Posted by Curt on 26 December, 2016 at 12:52 pm. 1 comment.


Ed Morrissey:

James Risen ought to know. The New York Times reporter has had run-ins with several administrations, but it was under Barack Obama that Risen faced prison time for his investigative work with executive-branch whistleblowers. Risen tells Brian Stelter that Obama and his team “criminalized” reporting, becoming the “most secretive” White House since Richard Nixon.

Risen’s been making these complaints for a few years; almost three years ago, he called the Obama administration “the greatest enemy of press freedom that we have encountered in at least a generation.” In this interview, Risen mentions a specific mechanism that should be an indictment not of Risen, but of the Department of Justice:

RISEN: Well, they have gone after — as you said, criminalized investigative reporting. They try to take, essentially, stories that they don’t like, and try to find some classified information that might be part of that, and then turn it into a criminal leak investigation in which they say someone mishandled or disclosed classified information. As you know, you could do that with virtually any story in Washington.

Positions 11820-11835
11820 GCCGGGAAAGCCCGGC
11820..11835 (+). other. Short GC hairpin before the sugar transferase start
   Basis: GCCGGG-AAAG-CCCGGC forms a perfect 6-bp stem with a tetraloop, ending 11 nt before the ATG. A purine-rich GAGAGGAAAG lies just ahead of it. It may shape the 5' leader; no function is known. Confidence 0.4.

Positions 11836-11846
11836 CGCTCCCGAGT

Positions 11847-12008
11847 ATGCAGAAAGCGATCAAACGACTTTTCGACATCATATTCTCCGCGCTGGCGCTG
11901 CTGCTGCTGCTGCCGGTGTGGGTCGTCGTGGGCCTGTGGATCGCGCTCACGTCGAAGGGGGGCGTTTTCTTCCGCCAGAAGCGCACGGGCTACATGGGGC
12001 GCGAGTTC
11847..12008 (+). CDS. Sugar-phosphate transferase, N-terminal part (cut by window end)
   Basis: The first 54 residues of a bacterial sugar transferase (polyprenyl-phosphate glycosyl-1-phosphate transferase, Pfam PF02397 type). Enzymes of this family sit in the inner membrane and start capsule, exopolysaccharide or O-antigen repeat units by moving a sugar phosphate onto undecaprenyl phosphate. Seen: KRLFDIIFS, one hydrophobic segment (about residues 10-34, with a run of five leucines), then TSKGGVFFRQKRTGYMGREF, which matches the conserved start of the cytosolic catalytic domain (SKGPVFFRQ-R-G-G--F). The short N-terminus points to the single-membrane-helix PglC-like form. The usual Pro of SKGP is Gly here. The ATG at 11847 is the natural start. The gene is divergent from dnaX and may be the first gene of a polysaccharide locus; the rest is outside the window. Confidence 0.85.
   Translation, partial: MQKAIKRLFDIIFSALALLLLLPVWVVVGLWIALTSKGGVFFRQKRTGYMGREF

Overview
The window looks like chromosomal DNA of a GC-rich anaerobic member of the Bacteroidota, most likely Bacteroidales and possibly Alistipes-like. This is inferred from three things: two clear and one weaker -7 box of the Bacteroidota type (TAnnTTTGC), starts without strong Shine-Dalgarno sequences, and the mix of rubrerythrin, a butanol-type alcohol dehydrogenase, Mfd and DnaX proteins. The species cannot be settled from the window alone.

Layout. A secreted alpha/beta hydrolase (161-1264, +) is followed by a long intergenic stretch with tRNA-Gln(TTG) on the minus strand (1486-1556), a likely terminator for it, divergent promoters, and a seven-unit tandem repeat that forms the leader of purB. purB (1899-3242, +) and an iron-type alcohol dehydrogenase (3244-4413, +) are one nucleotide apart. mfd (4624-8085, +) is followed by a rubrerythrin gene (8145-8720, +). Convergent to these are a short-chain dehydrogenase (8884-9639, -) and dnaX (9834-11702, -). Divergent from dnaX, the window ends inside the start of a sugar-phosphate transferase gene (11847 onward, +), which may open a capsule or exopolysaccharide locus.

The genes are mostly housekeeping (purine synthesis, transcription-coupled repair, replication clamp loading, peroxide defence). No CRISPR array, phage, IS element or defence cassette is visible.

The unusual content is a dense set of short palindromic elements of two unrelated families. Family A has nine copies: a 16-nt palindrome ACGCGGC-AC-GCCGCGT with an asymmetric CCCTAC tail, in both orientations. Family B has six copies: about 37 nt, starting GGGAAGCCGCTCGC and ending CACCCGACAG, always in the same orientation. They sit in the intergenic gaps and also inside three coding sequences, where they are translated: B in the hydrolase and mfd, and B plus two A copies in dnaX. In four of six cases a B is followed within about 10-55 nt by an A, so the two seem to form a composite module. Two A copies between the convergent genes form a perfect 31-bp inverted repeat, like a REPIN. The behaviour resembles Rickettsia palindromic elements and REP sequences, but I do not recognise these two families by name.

That certainly seems interesting in light of the Department of Justice’s inaction in the Hillary Clinton e-mail scandal probe. Under Obama, the DoJ aggressively targeted not just government workers but also the media for mishandling classified information; Stelter goes on to mention Fox’s James Rosen and Eric Holder’s declaration in a court filing of the reporter being an unindicted co-conspirator. Hillary, however, didn’t just mishandle one piece of classified information — she mishandled classified information in hundreds of unsecured e-mails, including several instances involving TOP SECRET/compartmented information, and programs whose very existence were classified.

And yet the the DoJ didn’t just decline to do anything about the latter, but had its top official meeting in private with the suspect’s spouse while the investigation was ongoing. The DoJ spent several years trying to find ways to prosecute Risen and Rosen, and spent the past year trying to find ways not to prosecute the woman who really did put national security and constitutional order at risk. That dichotomy seems rather interesting, does it not?

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